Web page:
images // Nick DePaula
The Air Jordan 2011 was both luxurious and ambitious, offering perhaps the finest leather ever found on a hoops shoe, along with its interchangeable midsole system. It was also a solid performer, excelling in the cushioning, finishing and materials departments. But while it was very capable on court, it was expensive, and made a few sacrifices to performance to enhance its high-end feel. The Q Flight strips down much of that luxury, and brings pure performance based materials to the upper. “When you look at what the 2011 does,” begins the shoe’s designer, Tom Luedecke, “in terms of blending some leathers that are really, really high end, along with comfort and performance and a really hand-crafted construction, there’s a price point attached to that. Now, we know the shoe performed well, in terms of cutting, traction and there was a modularity system there too, but now, it’s about, ‘How do we take some of the good stuff out of that shoe, and bring a product to market that more kids can have access to?’
So, out went the plush leather, and in came Jordan Brand’s first use of a fused upper. If you are familiar with the Hyperfuse, then the multi-layered upper of the Q Flight is nothing new. “It’s the same composite as the Hyperfuse, just laid out in a different way with the windows and beams,” explains Luedecke. “I just wanted to look at a fast and sleek way to pull those windows in there. That was a challenge for me, and I did maybe fifty or sixty sketches on just the windows to see how they’d end up being shaped.” Performance wise, the hard worked paid off. The upper of the Q Flight is both flexible and secure. It doesn’t have the refined last shape of the Hyperdunk 2011, but its pliability allows it to conform closely to the foot, and hold the foot securely over the footbed. The upper’s construction also allows for a better-than-average level of breathability.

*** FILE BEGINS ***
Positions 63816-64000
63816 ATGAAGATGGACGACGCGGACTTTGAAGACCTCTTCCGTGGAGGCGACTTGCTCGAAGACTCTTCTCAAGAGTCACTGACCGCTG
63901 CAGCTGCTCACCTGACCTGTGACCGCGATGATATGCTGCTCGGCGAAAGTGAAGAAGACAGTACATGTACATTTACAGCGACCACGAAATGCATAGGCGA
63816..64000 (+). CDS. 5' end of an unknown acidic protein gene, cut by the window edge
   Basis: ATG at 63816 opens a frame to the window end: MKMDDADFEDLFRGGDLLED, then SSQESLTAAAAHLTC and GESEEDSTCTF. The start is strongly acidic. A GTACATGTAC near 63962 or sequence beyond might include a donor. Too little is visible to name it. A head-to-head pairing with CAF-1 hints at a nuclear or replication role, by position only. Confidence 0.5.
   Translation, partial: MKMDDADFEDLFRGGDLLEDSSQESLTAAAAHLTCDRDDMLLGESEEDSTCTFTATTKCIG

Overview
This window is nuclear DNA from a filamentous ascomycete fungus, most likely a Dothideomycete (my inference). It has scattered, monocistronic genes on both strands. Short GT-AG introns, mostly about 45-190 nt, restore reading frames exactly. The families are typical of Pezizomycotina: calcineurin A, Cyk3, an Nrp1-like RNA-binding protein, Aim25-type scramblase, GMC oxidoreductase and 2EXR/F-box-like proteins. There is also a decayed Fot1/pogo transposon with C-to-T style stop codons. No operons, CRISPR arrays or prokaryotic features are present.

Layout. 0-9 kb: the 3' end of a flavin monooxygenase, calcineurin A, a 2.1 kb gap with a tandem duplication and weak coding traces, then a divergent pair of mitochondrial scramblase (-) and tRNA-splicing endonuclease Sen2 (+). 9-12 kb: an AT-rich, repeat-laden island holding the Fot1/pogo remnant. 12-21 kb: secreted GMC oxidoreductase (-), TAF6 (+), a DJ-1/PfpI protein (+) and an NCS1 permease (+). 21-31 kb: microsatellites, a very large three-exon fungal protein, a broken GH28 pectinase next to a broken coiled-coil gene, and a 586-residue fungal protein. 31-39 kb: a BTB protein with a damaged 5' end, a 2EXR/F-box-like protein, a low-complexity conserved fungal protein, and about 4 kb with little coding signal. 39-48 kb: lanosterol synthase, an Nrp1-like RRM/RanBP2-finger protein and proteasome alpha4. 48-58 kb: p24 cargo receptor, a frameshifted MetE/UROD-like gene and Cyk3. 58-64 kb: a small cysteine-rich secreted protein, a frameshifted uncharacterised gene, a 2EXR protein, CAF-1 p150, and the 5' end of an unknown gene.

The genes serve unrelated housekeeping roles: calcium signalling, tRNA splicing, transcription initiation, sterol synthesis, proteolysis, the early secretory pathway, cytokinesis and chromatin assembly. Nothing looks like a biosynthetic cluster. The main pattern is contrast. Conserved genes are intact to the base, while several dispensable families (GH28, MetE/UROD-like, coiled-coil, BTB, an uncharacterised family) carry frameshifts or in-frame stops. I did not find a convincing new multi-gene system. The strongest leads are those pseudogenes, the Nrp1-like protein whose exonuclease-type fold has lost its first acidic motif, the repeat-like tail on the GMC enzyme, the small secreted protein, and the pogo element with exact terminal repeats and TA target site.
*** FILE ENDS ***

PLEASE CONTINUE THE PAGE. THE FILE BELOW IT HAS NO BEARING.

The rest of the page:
While the fused construction of the upper is in stark contrast to the premium leather of the Air Jordan 2011, some things that you can’t immediately see are identical on the Q Flight. “We have the exact same comfortable bootie from the game shoe. At $120, you’re getting this ultra-high comfort bootie that we’ve proven out on the 2011,” says Luedecke. And comfortable it is. It envelops the foot in a padded, yet non-bulky liner that effectively protects the foot from the footbed-to-eyelet lacing system. My only complaint about this upper and liner is that it doesn’t offer heel lockdown on par with the best out there. The dog bone-shaped collar molding that Jordan Brand has been expertly using for the past couple years isn’t present here. The heel lockdown isn’t bad, and to my feet, even felt just a bit better than on the AJ2011 (probably just due to the non-modular cushioning system), but for a shoe that does everything else so well, it’s one of my few criticisms.
Cushioning-wise, the Q Flight is outstanding. The heel and forefoot Zoom bags feel similar to those found in the “Quick” setup of the Air Jordan 2011, although not quite as close to the foot. What differs greatly from the AJ2011 though is the shoe’s transition. The fact that the modular cushioning system actually worked, didn’t shift around, and felt just like any other shoe was quite an accomplishment, and gave wearers an unprecedented level of cushioning options in a single shoe. But it also made the transition decent, but less than perfect. The Q Flight on the other hand is about as smooth as it gets. The Zoom KD II serves as my current benchmark to compare heel-to-toe transitions to, and this is probably the best example I’ve felt since. While its 14 ounce weight isn’t anything to write home about by today’s standards, the shoe plays very light thanks to the extra-smooth transition.